TradeMe's top guns
Humble auction beginnings with TradeMe have led to substantial life changes for some, writes Rob Stock.
They are famous people, but although they are known to tens of thousands, few know their real names or have seen their faces.
They're the top traders from TradeMe, and between them the top 25 or so are responsible for more than 100,000 listings a month on the auction website, which has about 1.8 million members.
Hidden behind names like barginsdirect, alfle, gazza1234, aimeelouwhite and morzart, are real people who have used TradeMe as a platform to transform their lives, and make a nice income along the way.
At the top of the tree is former wholesaler for The Warehouse Kevin Swendson, from Auckland, who used his experience to launch a business two years ago which has taken TradeMe by storm and built a table-topping 27,836 feedbacks.
In second place is Owen Ellis, based on Wellington's Kapiti Coast, who, with his mother Joan, has built an electronics trading business called New Zealand Online Auction Broking which boasts 26,855 feedbacks. Ellis started the business in 2000 when still a student, aiming to make a little extra cash in his spare time and keep his student loan as low as possible. Things mushroomed quickly, though while he still sees himself as a top trader, he hopes to help others leapfrog him.
Ellis happily admits he played a part in Swendson's success by supplying him with consultancy and software support to manage 1500 successful auctions each week.
Ellis's latest TradeMe venture is to package up those services into a new business Snipesoft.
Gazza1234 is Gary Skipper, giftware and hunting knife trader since 2002. Trading allowed him to kick his printing job and move closer to his sick mother, leaving behind the traffic and stress of Auckland for Whitianga in the Coromandel. Skipper says: "We both used to work in the same place, but it used to take us three-quarters of an hour to drive the 7km to work. Now I can walk to work in two minutes."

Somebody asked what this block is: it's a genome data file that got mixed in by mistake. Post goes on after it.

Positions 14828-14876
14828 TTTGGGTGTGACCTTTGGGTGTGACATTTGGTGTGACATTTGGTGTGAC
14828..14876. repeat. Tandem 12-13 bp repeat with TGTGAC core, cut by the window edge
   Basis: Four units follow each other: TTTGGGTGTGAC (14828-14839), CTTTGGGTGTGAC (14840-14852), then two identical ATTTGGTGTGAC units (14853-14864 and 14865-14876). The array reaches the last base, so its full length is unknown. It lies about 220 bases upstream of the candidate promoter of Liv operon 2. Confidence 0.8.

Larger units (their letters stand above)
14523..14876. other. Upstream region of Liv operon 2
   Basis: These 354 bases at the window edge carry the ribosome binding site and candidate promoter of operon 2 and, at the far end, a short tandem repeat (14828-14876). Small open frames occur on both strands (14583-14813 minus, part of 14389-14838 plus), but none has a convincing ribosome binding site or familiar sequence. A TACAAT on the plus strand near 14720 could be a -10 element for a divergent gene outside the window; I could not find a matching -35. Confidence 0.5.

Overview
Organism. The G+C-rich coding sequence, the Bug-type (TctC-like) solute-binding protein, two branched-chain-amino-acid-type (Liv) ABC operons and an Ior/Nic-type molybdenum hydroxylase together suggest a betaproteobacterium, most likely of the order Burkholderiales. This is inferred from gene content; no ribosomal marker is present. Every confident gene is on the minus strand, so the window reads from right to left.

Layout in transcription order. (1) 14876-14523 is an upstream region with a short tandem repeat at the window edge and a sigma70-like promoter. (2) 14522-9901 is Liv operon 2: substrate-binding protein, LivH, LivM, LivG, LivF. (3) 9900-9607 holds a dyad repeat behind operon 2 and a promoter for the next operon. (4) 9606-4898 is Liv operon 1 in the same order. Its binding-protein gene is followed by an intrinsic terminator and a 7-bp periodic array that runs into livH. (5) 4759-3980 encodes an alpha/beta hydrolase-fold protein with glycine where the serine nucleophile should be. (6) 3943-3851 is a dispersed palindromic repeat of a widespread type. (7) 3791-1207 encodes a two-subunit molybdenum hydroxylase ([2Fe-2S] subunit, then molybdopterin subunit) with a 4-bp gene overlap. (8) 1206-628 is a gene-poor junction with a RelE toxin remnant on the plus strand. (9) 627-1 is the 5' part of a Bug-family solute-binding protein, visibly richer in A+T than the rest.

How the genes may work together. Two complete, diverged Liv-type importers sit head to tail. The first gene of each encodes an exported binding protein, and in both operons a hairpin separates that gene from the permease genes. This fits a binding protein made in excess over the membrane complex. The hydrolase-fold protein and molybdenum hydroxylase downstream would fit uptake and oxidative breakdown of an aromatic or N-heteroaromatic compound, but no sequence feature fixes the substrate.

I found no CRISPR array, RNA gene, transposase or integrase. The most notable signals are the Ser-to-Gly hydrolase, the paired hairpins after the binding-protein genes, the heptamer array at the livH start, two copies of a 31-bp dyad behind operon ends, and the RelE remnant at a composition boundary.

Others traders say TradeMe has transformed their lives.
Mark Esdot aka Esdot and esdotpc uses profits from trading to pursue his dream of opening a national chain of toy stores, the first of which has just opened in Wainuiomata.
Cathy Phillips aka Morzart was able to give up the life of a travelling sales rep and put down roots in Havelock North as a result of her books, gifts and linen trading business. It also allowed her and her husband to start a computer shop Peak PCs after a spinal injury made employers turn their backs on him.
She says surviving as a trader is getting harder as TradeMe grows. "It's a numbers game. The more product you put up, the more you sell.
"Competition is intense. Our stock base is three times higher than it was three years ago and we have got to be constantly looking for something new to do."
Skipper says being able to secure good quality stock and enough of it, at the right price means skilled traders can stay ahead of competitors. He reckons rivals would need several hundred thousand dollars to invest to be able to rival him quickly.